Keeping clients happy about pricing is never easy. Some clients may feel that the charges are too high, but this often comes from a lack of appreciation of the time and talent that’s being invested on their behalf. They may get tempted by a cheaper supplier — in this case, I would highlight the fact that you pay for what you get. Low quality PR and marketing is usually not worth it, and won’t bring them any tangible results.
Scope creep is the enemy of all friendly client relations — and it’s easy to fall into this trap. The best way to get out of it: have watertight contracts and agreements that explain in plain English what you will and won’t do for the agreed price. Whenever the client shifts the scope, alert them to a price increase there and then. No one wants to be slapped with an unexpected bill, so make sure that you are comfortable with addressing price openly. (But also, know when to back off and give the client some space).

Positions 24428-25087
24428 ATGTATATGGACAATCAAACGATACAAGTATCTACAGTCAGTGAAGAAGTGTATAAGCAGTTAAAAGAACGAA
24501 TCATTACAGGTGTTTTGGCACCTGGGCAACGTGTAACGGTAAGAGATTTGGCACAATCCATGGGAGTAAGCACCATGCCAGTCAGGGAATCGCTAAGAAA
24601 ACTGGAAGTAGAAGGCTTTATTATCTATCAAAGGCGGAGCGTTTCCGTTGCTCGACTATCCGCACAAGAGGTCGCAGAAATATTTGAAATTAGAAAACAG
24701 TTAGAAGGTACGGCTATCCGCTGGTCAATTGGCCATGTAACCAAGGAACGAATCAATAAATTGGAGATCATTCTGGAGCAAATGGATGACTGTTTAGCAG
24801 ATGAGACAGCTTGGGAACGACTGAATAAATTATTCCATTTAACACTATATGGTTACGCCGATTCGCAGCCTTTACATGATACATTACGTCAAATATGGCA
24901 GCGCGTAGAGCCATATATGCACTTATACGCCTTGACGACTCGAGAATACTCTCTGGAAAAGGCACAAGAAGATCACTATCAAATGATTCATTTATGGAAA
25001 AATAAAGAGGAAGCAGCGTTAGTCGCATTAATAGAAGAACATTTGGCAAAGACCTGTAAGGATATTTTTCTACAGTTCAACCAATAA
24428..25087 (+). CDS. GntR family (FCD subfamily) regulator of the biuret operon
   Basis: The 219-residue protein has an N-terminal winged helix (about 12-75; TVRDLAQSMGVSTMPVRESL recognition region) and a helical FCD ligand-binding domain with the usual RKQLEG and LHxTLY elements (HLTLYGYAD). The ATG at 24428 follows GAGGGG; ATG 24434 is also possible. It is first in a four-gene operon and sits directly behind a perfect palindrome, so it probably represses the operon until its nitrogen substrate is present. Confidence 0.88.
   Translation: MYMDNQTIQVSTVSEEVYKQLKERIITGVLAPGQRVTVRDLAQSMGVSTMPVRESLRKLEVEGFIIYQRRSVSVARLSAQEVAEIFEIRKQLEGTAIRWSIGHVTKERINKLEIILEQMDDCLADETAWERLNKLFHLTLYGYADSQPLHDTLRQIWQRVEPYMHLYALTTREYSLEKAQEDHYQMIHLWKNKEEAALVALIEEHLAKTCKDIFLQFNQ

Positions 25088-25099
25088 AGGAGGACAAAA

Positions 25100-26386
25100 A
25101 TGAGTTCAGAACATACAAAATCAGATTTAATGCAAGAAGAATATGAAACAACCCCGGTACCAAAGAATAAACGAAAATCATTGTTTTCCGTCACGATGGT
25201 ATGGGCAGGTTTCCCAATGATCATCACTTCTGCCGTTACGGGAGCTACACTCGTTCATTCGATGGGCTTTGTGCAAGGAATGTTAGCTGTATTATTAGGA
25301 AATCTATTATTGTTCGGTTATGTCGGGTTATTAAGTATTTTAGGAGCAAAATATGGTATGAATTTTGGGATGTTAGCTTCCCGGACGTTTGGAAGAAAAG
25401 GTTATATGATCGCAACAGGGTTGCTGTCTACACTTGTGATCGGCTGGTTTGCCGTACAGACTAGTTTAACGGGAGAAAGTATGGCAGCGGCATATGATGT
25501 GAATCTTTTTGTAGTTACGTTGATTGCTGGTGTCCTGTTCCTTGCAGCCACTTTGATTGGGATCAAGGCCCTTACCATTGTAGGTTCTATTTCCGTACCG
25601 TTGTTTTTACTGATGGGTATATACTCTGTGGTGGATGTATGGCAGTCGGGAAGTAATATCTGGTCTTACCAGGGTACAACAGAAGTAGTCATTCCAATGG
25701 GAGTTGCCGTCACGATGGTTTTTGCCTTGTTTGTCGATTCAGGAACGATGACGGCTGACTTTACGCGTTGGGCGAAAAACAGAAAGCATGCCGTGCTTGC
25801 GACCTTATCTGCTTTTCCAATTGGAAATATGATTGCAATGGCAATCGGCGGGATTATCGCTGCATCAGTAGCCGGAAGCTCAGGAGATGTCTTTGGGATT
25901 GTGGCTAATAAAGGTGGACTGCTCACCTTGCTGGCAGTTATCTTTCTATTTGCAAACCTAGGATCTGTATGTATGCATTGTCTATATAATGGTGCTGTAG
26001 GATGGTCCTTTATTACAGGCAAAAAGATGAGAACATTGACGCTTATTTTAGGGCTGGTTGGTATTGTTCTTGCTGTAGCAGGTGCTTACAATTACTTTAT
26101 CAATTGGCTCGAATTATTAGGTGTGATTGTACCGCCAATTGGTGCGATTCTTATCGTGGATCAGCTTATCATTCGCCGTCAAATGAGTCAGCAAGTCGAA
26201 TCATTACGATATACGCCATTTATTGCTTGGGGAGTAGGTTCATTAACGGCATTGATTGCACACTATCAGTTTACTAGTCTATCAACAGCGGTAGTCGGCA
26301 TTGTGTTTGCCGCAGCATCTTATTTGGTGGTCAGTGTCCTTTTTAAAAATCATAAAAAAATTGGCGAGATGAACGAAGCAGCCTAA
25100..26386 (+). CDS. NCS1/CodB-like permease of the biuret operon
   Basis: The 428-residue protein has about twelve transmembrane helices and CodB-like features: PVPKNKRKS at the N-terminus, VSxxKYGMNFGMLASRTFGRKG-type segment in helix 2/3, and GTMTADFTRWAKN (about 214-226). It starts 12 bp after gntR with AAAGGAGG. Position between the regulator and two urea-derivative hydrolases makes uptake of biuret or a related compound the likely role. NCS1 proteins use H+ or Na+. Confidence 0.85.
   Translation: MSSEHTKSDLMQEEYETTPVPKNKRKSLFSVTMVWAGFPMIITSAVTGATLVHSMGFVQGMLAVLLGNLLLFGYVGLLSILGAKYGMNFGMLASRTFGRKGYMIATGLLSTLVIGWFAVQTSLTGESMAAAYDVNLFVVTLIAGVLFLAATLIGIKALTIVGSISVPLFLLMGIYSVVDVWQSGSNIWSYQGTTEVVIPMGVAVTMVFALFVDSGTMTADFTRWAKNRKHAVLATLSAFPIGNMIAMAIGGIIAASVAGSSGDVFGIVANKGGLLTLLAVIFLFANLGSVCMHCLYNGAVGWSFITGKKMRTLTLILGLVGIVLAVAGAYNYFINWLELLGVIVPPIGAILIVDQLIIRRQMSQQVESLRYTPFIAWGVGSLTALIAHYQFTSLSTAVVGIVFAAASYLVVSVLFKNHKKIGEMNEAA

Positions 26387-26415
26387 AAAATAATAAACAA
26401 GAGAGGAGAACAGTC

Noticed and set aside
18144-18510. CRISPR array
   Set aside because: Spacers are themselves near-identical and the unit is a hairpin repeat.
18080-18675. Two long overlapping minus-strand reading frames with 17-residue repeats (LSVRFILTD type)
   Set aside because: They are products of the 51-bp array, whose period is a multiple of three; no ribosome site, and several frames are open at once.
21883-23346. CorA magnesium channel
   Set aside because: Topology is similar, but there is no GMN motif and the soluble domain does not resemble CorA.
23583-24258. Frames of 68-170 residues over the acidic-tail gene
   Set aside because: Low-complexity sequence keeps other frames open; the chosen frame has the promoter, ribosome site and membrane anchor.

Treat your clients more like customers and delight them as and when you can. This will help you have the right customer service mindset, rather than begrudge a client for asking too many awkward questions. Also, if your service is stellar — they will be much less likely to question price.
“You’re the expert”
When clients don’t ask any questions or really don’t engage — you’ll wish they were a lot more vocal (trust me)! Leaving everything to the ‘experts’ means that clients distance themselves from the whole exercise — leading to a disjointed and less effective strategy.
You need to get clients excited and involved in the project — if they sit on the sidelines too much, they won’t ever like anything you create for them! Explain that you need them to adopt a collaborative approach, but that you will make information sharing as easy as possible for them. If they are not ready, or willing, to engage with you, explain that you won’t be able to guarantee results. It’s a two-way street after all.
Whether it’s PR, marketing, SEO, or copywriting — client and customer trust are paramount. Learn how to respond to difficult questions openly and honestly in order to improve and solidify client relations.
Victoria Greene is a branding consultant and freelance writer. On her blog, VictoriaEcommerce, she shares tips on ecommerce and how companies can improve the way they represent their brand.